"Suppose I wanted a little personal information - and had plenty of dough to pay for it?"

"What kind of personal information?"

"You've worked with Arnold. Tell me about him."

"Who's 'Arnold?'"

"Don't get cute with me, sugar. I may not be Nobel material, but I've been in this business long enough to recognize one of these." A quick tug with my hand snapped the tiny gold chain of her pendant, its cabochon concealing the same miniaturized recorder that they'd used to sucker Schwarzenegger - a bit smaller than the ones spreading everywhere like a pestilence.

"It's a crime in California to record someone's intimate intellectual processes, sister. So's blackmail.

"You louse!" She started to tremble. Her eyes darted towards the door.

She began to cry. "Don't turn me in, Musil," she said. "I needed the money after my options zeroed." Her eyes suddenly resembled the tremulous air over a desert highway.

It all poured out. Parents who stashed her for years at the Cal Tech pre-school, San Marino public high - where she was deemed "death in math" by the boys - a kind of adolesent male liebestod. Then Stanford engineering and the inevitable Idealab start-up - selling sushi fixings on the net - that rocketed to a market cap of a hundred million or so and then vanished overnight in a cloud of securities fraud accusations after the SEC discovered that most of the "wasabi" served today is just horseradish dyed green. Yeah, she was every dame you've ever seen penciling 'Yes, very true' into the margin of Feynman's Physics, but she went bad with the easy money of the internet boom.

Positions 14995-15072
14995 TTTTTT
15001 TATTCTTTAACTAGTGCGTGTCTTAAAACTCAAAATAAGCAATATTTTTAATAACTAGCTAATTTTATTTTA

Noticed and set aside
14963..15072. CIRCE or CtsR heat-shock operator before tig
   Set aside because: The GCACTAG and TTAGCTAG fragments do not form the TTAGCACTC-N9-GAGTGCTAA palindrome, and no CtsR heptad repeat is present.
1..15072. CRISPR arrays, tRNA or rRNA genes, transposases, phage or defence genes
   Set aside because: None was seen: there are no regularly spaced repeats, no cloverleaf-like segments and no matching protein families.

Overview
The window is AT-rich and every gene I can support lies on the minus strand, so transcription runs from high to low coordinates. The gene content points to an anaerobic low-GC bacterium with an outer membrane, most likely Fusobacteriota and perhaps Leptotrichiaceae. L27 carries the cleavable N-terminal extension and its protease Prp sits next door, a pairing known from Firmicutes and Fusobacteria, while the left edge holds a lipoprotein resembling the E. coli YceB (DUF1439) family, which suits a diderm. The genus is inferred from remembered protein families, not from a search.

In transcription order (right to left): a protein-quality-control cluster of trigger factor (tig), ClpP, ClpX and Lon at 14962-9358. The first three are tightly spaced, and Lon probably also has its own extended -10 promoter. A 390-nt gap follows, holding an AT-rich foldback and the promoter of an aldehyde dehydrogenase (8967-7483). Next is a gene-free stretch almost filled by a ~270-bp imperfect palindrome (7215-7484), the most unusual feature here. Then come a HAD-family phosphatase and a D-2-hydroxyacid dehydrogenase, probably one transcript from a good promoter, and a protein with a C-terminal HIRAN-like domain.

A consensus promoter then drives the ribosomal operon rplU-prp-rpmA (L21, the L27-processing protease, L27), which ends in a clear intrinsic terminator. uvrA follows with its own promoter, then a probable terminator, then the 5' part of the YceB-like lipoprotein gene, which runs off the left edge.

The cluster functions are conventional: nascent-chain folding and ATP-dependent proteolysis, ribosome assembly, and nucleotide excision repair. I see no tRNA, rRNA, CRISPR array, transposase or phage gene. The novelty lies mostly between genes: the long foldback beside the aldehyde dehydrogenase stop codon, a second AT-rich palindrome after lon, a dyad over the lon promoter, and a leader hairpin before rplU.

"I needed cash. A girl friend said she knew a guy in the entertainment industry who was into Popper but didn't want to come out of the philosophy closet. I said sure, for a price I'd talk Popper with him. I was nervous at first. I faked a lot of it. He didn't care. There were others. Eventually, I started working for Heidi. California's has by far the largest technological and intellectual economy in the world - but it's perversely anti-intellectual. Heidi understood she could use that to create a financial perpetual motion machine to separate all these rich brainy guys from their money - "Heidi's Demon" we call it. Look, I've been busted before, Musil. I got caught taping John Travolta dancing to the piano reduction of the "The Firebird." I could have made a fortune on that one, but he slipped executing an emboit and fell through the one-way mirror. Just my luck. And that wasn't the only time things have gone wrong for me. Intellectual voyeurism isn't just a crime in California, it's a strike.Once more and I'm looking at a life sentence."